Grant Brooke is a serial entrepreneur who is revolutionizing the agtech and fintech industries in Africa. He co-founded Twiga in 2015, a B2B food marketplace that is reshaping the distribution of fresh fruit and vegetables in Africa’s urban markets by employing scaled logistics, IT solutions, and fair farmer-relationship practices. Today, Twiga makes over 250,000 deliveries a month to retailers across Kenya, employs over 1,200 people and operates in Eastern Africa.
Since then, he has created Shara, a business that offers a digital last-mile CRM to merchants and suppliers in Africa, as this was a big pain point for Twiga when buying and selling products.
Grant has spent years living between Kenya and Washington D.C. and provides a unique perspective into the opportunities and challenges of operating and expanding businesses across the African continent.
I first ended up in Kenya as a grad student. I needed a place to go do field research, and already had a good friend doing an internship in Nairobi. My field research was on how religion impacts economic choices within an open-air market right outside Nairobi. That work lasted for five years. Many members of my research group were food vendors, and over the years I came to working on the problem of how they got their stock, and the market failures leading to high food costs. We started by just trying to solve the problem of bananas distribution in one estate, by delivering them first in my car. And 6 years later, that’s now Twiga which is a major B2B food marketplace, making over 250,000 deliveries a month to retailers across Kenya.
There’s been a bit of a boom in FinTech over the past 5–6 years across the continent, due to the growing amount of smartphones and mobile money operators. But too often those fintech products have led to high defaults and exploitative rates. This isn’t necessarily due to these companies just printing money, but some sacrifices made on the move from Microfinance to FinTech. Namely, Microfinance is largely managed in communities, while FinTech is managed by you just downloading an app from a mobile app store. Community based finance has peer-selection and peer-monitoring, while FinTech is trying to create all kinds of new ways to judge quality of payer and compel repayment. What Shara is all about is combining these communal, or social, elements of finance with FinTech, so that it’s a finance driven social network.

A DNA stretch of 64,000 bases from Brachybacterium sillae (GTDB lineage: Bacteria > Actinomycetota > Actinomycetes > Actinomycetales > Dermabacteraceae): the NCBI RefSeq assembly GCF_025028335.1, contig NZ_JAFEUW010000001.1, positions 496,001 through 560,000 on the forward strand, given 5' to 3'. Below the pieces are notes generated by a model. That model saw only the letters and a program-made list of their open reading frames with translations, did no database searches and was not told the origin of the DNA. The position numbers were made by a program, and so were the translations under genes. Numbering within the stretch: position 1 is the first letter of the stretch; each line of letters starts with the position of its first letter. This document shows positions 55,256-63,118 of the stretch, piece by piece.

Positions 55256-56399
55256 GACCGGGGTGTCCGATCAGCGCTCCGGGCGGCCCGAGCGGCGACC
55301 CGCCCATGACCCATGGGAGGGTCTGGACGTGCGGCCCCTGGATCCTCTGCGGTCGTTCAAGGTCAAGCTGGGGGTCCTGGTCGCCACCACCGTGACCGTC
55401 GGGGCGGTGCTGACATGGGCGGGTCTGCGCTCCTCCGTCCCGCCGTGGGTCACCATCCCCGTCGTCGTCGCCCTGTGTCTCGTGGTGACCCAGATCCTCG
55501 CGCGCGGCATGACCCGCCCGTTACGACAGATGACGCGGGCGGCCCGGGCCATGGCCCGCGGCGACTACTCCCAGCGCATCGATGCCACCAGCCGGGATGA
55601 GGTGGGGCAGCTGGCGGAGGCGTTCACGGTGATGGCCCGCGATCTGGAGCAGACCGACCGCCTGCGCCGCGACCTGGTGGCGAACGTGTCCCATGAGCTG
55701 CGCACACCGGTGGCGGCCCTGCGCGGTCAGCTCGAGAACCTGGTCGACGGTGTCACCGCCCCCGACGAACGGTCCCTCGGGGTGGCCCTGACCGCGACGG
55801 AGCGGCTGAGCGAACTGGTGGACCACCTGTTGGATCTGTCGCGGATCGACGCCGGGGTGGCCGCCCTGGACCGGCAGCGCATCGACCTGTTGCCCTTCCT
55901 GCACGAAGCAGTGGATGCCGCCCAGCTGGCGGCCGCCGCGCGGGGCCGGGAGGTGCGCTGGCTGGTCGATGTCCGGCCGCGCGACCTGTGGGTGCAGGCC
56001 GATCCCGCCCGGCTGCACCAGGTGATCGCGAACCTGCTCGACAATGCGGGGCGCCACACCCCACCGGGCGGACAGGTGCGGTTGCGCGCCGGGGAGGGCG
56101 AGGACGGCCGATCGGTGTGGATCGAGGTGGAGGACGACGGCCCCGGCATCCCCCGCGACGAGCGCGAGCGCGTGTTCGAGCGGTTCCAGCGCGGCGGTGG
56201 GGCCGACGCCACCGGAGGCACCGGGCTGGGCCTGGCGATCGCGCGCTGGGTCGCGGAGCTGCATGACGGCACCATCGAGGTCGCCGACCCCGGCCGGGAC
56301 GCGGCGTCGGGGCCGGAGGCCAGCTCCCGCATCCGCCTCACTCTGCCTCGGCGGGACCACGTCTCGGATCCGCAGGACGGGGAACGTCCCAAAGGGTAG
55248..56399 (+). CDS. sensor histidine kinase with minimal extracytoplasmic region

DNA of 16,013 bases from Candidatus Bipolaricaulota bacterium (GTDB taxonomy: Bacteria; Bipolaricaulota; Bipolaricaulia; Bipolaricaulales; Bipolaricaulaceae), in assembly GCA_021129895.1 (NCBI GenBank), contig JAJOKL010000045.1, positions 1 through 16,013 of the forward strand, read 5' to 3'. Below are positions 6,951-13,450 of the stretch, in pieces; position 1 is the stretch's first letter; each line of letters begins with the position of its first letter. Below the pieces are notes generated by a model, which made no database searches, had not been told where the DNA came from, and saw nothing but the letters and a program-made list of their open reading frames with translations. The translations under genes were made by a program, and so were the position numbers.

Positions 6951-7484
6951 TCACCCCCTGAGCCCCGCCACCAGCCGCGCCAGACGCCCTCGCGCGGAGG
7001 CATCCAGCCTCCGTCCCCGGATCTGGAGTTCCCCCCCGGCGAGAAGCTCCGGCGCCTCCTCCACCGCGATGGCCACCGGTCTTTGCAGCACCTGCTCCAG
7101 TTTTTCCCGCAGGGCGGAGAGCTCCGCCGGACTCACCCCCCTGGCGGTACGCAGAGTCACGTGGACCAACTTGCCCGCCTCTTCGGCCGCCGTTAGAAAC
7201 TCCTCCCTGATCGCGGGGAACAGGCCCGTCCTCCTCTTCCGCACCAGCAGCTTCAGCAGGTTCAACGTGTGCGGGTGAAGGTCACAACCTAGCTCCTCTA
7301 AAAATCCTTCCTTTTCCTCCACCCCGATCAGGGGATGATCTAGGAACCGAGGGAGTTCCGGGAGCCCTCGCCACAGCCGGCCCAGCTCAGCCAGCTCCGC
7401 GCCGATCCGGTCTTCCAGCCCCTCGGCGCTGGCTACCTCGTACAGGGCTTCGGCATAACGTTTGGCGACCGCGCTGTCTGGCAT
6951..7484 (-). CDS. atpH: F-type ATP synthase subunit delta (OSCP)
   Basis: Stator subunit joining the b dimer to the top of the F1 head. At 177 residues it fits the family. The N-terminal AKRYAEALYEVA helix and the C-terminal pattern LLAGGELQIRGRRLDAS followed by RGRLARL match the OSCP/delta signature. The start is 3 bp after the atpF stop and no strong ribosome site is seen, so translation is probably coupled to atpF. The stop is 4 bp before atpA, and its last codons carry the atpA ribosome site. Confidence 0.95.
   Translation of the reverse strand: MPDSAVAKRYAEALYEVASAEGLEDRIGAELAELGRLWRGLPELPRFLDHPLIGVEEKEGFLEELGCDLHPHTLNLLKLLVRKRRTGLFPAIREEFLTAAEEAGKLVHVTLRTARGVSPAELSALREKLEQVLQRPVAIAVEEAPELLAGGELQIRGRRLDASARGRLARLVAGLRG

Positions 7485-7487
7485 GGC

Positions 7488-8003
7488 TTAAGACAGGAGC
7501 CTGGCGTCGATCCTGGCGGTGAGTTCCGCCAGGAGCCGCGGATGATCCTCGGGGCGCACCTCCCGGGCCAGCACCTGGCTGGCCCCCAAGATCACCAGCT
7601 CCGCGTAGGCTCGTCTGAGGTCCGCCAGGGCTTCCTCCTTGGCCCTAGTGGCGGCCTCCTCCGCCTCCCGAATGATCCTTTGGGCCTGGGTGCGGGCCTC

A few aspects led me from Twiga to Shara. First, Twiga had grown so large as a team, I wasn’t really working on products anymore, and that’s what I find most interesting. I wasn’t having fun. Second, Twiga made several efforts to integrate with FinTech providers, but I always found their rates exploitative and our data was showing that because of our relationships defaults were low. So, when I looked back on my experience in a community as a grad school researcher, and with the clients that Twiga worked with, what I was seeing is that finance works best when it’s in a community. Where it doesn’t work is when it’s private, when it’s just another lending app out of 2000 in the app stores.
While very early, Shara’s sweet spot is with SMEs who maybe have some banking relationship, whose core clients are people they know, and whose turnover puts them in the middle to upper-middle class brackets. What that means geographically is the natural starting point is the booming peri-urban suburbs around Africa’s cities. But there’s hardly any data about these new settlements popping up all over.
I can speak from Twiga’s perspective, the data just doesn’t exist. Often we’d establish distribution in an area and just be shocked at the amount of orders we saw coming through. Or put it in another area and it was far less than the hype. There simply isn’t good population counts, population density or spending data out there, and it makes it a real challenge to plan commercial operations efficiently.
For Twiga, we require a certain density of retailers to make an area viable. It doesn’t make sense to send out a Lori for only 10 drops in a given day. For Shara, while not so physical, the social aspects tell us a lot. There’s a lot more transaction volume in peri-urban and tier-2 cities than GDP numbers suggest. There seems to be a lot more peri-urban and urban people than the rural vs. urban numbers suggest. So anything that can help us question common wisdom is helpful.
Population numbers. The fact that there’s not a solid answer for how many people actually live in the Kibera part of Nairobi, for instance, is just silly. Once you understand those numbers and how they change over time, you can more easily set expectations. The next category is accurate household income information. The statistics bureau datasets are way outdated and not set up to capture the dynamism of many of these urbanizing households.
By the numbers Africa has handled COVID-19 fairly well. Though, if I just take the number of people I’ve known impacted it seems like the numbers are wrong. I expect the growth to continue to be where it was in 2018–2019, but some countries will be much slower to come back on-line, while others will be setting record growth numbers in the 2nd half of 2021. Another major consideration is the poor fiscal health in which COVID-19 has left many governments, and whether that will have a negative impact on economic recoveries.
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